/stories/2018/02/exploring-atheism-and-secularism

Exploring Atheism and Secularism

By Michael R. Malone

Exploring Atheism and Secularism

By Michael R. Malone
The creation of an endowed chair for the study of Atheism, Humanism, and Secular Ethics demonstrates UM’s commitment to a leadership role in pursuing new knowledge, information and ideas.

Over the course of history, few subjects have provoked as much passionate debate and disagreement—at times with horrifying consequences—as religion and religious beliefs.

Yet in recent years, a surprising common ground has emerged in the field of the divine: Studies show religion is in decline, and the world is experiencing an uptick in secularization. 

This shift portends profound implications for a host of areas of modern life, and the University of Miami—through a $2.2 million gift from the Louis J. Appignani Foundation—has taken the bold step to create a new chair for the study of Atheism, Humanism, and Secular Ethics—the first such chair in the country—to explore these implications.

“Atheism is a philosophical position to be explored and analyzed, and since we already address the topic in various departments—including our Religious Studies Department—this chair will add to an already established discourse,” said University Provost Jeffrey Duerk.

Anjan Chakravartty, a professor of philosophy at the University of Notre Dame who also directs the John J. Reilly Center for Science, Technology, and Values, has been appointed to the new chair and will officially join the UM on July 1. This new position likewise advances UM President Julio Frenk’s initiative to provide for 100 endowed chairs by the University’s centennial.

Philosophy chair Otavio Bueno, who was closely involved in the selection of the new endowed chair, suggested that the timing is ripe to explore such a complex subject and that the new appointee brings a unique skillset to manage the task.

“The U.S. is currently polarized in so many dimensions. Complex issues need to be addressed, and it’s important to talk about them and to have resources to analyze them carefully,” said Bueno, who did his doctoral studies in the UK. “The university, as a research institution, should address these issues—seeking to understand their sources and why it’s so hard to settle them—in interesting, careful, rational and evidence-based ways.”

“In addition to his outstanding philosophical research, Professor Chakravartty also offers an impressive outreach ability: he is able to open and conduct discussions in such a way that we end up with a better understanding of the complex issues under consideration,” Bueno added. “He’s also extremely kind and non-defensive—he actually brings people together to examine the relevant issues from multiple points of view. Folks can then take off their guards. Instead of becoming polarized, people feel welcome, and good, rational discussion can emerge.”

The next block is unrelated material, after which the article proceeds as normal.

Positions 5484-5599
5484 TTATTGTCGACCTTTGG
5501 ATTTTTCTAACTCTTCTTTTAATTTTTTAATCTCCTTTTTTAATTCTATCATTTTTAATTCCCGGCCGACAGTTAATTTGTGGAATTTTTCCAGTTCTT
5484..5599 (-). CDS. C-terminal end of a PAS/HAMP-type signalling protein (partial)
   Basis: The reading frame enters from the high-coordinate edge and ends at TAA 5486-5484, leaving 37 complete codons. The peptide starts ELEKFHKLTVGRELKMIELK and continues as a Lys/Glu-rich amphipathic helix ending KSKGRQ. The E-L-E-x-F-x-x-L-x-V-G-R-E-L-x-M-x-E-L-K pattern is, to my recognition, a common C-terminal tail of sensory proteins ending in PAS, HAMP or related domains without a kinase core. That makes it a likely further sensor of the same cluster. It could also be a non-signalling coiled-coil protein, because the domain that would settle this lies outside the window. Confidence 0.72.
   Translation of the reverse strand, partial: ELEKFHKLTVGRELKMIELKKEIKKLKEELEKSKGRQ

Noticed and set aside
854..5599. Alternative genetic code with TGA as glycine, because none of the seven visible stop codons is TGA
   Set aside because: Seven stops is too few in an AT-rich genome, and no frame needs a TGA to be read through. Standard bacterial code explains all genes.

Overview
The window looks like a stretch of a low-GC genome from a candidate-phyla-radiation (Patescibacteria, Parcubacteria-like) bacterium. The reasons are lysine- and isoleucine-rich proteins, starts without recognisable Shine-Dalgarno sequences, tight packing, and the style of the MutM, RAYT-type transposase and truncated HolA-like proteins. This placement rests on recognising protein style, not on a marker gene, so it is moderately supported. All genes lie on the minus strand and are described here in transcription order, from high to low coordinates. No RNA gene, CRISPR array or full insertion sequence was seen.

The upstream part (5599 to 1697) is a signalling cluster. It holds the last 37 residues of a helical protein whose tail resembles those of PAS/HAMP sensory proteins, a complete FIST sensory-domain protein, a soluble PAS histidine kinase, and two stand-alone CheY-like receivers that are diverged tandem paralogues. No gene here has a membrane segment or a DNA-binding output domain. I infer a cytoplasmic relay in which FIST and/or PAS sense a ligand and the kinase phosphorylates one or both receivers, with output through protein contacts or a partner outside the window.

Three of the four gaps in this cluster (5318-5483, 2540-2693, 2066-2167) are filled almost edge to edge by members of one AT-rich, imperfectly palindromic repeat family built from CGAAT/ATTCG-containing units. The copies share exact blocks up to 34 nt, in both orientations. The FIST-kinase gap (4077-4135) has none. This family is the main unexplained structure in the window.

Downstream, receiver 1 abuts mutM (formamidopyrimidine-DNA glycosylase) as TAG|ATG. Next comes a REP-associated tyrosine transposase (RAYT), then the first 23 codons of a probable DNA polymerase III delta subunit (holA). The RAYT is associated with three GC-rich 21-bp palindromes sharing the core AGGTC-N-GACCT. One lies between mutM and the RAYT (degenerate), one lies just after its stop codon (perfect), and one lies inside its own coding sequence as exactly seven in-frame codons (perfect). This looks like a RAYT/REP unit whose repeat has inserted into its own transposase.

Harvey Siegel, a professor of philosophy who chaired the department for 12 years, first met endowed chair donor Louis Appignani 15 years ago. At the time, the Miami Herald had just published an article about the formation of the Appignani Foundation, and Siegel, who had then just been named chair, was encouraged to meet with the founder.

“The article made it clear that the founder had as his primary purpose the challenging of religion and the advocacy of atheism,” Siegel remembered. The two met on campus and enjoyed a “charming” lunch, “but he wanted to do something that would advocate for atheism, and I told him that the U should not and would not do that,” Siegel said.

Appignani, through his foundation, continued to support a number of department events, sponsoring speakers and lectures, over many years.

“We tried to find some kind of way that our scholarly ambitions could meet his own ambitions—and after 15 years we found a way to do that—through the endowed chair,” Siegel said. “He appreciates that the U cannot advocate for atheism, but he also appreciates that it’s of value to study the questions in their full historical and philosophical dimensions.”

Appignani was motivated both as an entrepreneur and for academic reasons to fund the endowed chair.

“I’m an entrepreneur and wanted to support something different—the idea that there was no organized study in the country and that this would be the first [was exciting],” he said. “The chair extends the reach of scientific inquiry to delve into early man’s thoughts on atheism and on down through the millennium. There will be Interesting courses that span philosophy, government, and history.”